Percival Goodman was also considered a distinguished urban theorist. He was the co-author, with his brother Paul, of the landmark urban planning text Communitas, and he illustrated editions of a number of his brother's other works. Percival Goodman was a fellow of the American Institute of Architects. He was a professor at the Columbia University architecture school for more than 25 years, where notable students included Peter Eisenman and Wang Chiu-Hwa. In 2001, Columbia exhibited a retrospective of his works at its Wallach Gallery.[6]

Selected buildings[edit]

Selected writings[edit]


  1. ^ a b Philip Nobel, Art/Architecture; What Design For a Synagogue Spells Jewish?, New York Times, December 2, 2001.
  2. ^ a b c Michael Z. Wise, "America's Most Prolific Synagogue Architect Archived 2011-07-14 at the Wayback Machine," The Forward, March 9, 2001.
  3. ^ a b Paul Goldberger, Percival Goodman, 85, Synagogue Designer, Dies, The New York Times, October 12, 1989.
  4. ^ George James, Places of the Heart; Historic Houses of Worship, From Soaring Spires to Simple Quaker Meeting Houses, The New York Times, March 28, 1999; see also Matthew Baigell, Jewish Art in America: An Introduction, p.108 (Rowman & Littlefield, 2006).
  5. ^ Janay Jadine Wong, "Synagogue art of the 1950s: a new context for abstraction," Art Journal (Winter 1994)
  6. ^ "Percival Goodman: Architect, Planner, Teacher, Painter: Retrospective Exhibit" (Columbia University press release, February 21, 2001)
  7. ^ "NWIGS - Porter County Views: Beverly Shores".
  8. ^ "Archived copy" (PDF). Archived from the original (PDF) on 2011-06-05. Retrieved 2008-06-30.{{cite web}}: CS1 maint: archived copy as title (link)
  9. ^ "Congregation B'nai Israel – Congregation B'nai Israel is an egalitarian congregation affiliated with the United Synagogue of Conservative Judaism". Retrieved 2022-05-03.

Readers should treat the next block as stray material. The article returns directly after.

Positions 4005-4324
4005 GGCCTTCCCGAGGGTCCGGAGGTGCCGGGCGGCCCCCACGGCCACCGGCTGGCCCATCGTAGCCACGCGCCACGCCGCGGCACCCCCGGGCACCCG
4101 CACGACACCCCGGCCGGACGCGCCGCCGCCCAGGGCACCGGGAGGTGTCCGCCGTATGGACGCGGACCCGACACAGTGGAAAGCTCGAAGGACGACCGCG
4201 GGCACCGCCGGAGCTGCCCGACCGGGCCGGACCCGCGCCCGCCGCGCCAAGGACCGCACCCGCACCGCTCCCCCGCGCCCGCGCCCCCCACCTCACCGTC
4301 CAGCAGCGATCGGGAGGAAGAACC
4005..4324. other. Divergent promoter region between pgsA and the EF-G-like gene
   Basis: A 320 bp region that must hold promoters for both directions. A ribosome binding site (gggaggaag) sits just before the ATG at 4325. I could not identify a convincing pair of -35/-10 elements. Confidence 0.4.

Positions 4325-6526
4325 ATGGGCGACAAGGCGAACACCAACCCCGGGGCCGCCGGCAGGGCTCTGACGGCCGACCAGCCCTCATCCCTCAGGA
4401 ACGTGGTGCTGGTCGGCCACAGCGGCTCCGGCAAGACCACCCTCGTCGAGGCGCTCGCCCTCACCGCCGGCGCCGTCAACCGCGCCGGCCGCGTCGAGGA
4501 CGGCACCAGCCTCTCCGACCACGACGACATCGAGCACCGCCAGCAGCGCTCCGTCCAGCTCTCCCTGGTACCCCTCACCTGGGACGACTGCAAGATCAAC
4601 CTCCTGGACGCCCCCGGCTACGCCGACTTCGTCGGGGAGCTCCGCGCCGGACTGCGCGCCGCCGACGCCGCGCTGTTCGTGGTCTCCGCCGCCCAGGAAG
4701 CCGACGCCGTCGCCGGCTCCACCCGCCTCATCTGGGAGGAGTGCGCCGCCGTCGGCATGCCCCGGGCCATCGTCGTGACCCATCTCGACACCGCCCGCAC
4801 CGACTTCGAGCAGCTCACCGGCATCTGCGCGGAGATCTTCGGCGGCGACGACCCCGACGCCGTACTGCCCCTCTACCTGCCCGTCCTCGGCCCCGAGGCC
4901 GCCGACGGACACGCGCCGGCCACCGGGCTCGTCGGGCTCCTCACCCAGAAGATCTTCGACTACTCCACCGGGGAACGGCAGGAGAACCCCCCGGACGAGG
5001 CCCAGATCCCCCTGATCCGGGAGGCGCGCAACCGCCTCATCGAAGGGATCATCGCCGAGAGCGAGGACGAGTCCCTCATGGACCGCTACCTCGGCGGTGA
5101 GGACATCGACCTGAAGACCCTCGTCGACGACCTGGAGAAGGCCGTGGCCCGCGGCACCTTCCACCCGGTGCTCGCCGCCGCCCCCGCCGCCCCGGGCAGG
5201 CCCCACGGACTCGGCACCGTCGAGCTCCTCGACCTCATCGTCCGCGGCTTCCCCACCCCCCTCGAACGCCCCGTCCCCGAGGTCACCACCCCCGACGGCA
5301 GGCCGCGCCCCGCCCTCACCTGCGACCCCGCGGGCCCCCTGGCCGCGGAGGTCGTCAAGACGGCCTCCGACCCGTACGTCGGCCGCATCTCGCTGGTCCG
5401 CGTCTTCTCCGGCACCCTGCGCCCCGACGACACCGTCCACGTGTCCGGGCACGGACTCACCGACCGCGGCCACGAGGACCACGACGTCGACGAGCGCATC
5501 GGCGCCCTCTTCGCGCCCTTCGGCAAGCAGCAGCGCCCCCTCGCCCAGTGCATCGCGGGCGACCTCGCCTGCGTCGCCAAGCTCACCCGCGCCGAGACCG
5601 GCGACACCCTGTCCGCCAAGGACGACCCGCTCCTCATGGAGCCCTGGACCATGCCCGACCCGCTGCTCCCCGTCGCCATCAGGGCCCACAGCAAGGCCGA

10. ^ "Percival Goodman architectural records and papers, 1929-1989 - Series II: Projects and Office Job Files, 1925-1989". Columbia University. Retrieved 2019-08-11.
  11. ^ "Congregation Beth Israel -- About Us". Archived from the original on 2006-02-19. Retrieved 2008-07-23.
  12. ^ "Home".
  13. ^ "Temple Israel". Archived from the original on 2009-08-16. Retrieved 2009-01-16.
  14. ^ "Archived copy" (PDF). Archived from the original (PDF) on 2016-03-03. Retrieved 2008-06-22.{{cite web}}: CS1 maint: archived copy as title (link)
  15. ^ "Temple of Aaron, St. Paul | 290840". Emporis. Retrieved 2022-05-03.[dead link]
  16. ^ "Temple of Aaron - About Us". Archived from the original on 2009-01-07. Retrieved 2008-06-22.
  17. ^ "Congregation Beth Emeth, Albany, NY - History". Archived from the original on 2008-07-01. Retrieved 2010-05-10.
  18. ^ "CONGREGATION SHAARAY SHALOM - We are centrally and conveniently located in the heart of western Nassau County, Long Island, NYCONGREGATION SHAARAY SHALOM". Retrieved 2022-05-03.
  19. ^ "Home".
  20. ^ "Home".
  21. ^ "Our Congregational Family - History | Congregation Shaarey Zedek". Archived from the original on 2008-05-29. Retrieved 2008-06-22.
  22. ^ "Congregation Beth Shalom Continues to Innovate". Retrieved 2023-02-02.
  23. ^ "Temple Beth El - Rochester, NY". 2022-03-15. Retrieved 2022-05-03.
  24. ^ "Our Communities". Archived from the original on 2015-08-15. Retrieved 2015-07-17.

External links[edit]

Further reading[edit]